Some online boards are run as a profit venture. For WLS, they could be operating a store selling WLS vitamins or protein supplements and foods, or they could have a business that coordinates surgeries out of the country. This is not a bad thing, because those are needed services to the WLS community. What it can mean, however, is that the motivations for the way the board is run and moderated is not about providing support, it’s about profit.
Also, while it shouldn’t need to be said in this day and age, nothing you put on the internet is truly private. Don’t ever think that private messages are not accessible to other people, especially moderators/admins from the site you’re on. You’re trusting those people to preserve your privacy, and that’s a mistake.
I’m not telling you to stay away from support groups. In person, they’re usually moderated by a person from the surgical team who makes sure that the information is consistent with what that team teaches. Online, they can be a great outlet for people who don’t have access to an in-person group for whatever reason. But they should never replace your medical team in terms of advice about what is or is not allowed for you at a given stage pre- or post-op. And it’s easy for an online community to become an echo chamber, where dissenting opinions or criticism is not tolerated. If your online group coddles bad choices and reinforces them, it’s not going to help you in the long run. A good support group helps you recognize when you’re resisting the needed change and helps you keep to your plan to reach your goals. That often requires blunt critical feedback, and it’s not always easy to take. But it’s necessary. If you just want people to pat you on the back and tell you your poor choices are OK, stick to friends on Facebook or whatever.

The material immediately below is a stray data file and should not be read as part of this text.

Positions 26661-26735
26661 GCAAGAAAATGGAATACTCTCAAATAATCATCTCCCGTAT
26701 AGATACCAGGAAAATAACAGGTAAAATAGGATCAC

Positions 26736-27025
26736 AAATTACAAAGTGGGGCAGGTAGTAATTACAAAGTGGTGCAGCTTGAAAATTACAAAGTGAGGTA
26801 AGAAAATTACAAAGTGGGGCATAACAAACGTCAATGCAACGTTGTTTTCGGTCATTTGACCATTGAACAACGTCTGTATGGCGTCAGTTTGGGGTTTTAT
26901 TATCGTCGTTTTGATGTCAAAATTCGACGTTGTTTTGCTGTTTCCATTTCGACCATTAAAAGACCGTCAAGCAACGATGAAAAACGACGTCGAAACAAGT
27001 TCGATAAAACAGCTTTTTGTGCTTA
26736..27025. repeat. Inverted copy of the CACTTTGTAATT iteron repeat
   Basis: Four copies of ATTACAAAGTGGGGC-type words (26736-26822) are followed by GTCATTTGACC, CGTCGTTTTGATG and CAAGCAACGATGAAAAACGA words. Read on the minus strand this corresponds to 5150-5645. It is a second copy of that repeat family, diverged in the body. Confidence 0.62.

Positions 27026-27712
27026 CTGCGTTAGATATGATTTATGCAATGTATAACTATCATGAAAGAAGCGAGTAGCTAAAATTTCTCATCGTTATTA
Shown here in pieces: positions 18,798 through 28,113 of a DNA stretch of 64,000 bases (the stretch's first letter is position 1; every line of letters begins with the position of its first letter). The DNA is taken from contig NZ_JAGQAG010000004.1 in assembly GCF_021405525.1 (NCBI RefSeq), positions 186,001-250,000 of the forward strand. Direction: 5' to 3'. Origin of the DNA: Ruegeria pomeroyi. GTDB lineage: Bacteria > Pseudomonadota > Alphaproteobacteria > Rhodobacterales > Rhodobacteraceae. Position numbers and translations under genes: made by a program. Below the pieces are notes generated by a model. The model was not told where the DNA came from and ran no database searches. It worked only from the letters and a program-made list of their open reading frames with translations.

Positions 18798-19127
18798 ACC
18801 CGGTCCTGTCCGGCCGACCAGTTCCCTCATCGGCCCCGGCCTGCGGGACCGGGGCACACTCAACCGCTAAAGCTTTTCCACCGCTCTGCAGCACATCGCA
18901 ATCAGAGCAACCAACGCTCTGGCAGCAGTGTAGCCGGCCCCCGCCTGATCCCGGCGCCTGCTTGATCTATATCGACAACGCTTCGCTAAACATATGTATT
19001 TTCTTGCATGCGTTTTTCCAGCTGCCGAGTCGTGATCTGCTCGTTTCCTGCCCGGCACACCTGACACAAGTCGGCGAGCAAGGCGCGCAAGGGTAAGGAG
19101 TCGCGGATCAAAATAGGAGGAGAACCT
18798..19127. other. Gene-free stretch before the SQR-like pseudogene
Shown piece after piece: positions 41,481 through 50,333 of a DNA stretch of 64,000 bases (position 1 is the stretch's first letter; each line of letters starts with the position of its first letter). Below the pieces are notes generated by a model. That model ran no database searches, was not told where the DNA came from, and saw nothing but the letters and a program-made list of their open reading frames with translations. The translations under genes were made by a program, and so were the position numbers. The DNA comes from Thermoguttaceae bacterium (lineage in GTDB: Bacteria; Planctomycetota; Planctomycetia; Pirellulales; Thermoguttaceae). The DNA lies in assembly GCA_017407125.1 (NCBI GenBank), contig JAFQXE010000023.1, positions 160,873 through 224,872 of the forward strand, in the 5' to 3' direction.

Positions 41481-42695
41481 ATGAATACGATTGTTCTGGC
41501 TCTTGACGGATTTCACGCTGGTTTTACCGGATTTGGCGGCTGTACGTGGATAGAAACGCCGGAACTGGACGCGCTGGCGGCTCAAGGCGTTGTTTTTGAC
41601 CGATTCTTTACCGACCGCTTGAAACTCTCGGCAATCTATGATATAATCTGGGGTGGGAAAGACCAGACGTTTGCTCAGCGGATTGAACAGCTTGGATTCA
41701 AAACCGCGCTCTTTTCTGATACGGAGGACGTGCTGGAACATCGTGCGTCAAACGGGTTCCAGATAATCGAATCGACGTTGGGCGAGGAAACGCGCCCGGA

Bottom line, don’t let any group, especially an online one, replace your own common sense or the advice of your medical team. Having people support you with a huge life change like WLS is a good thing. Just remember what it is, and what it is not.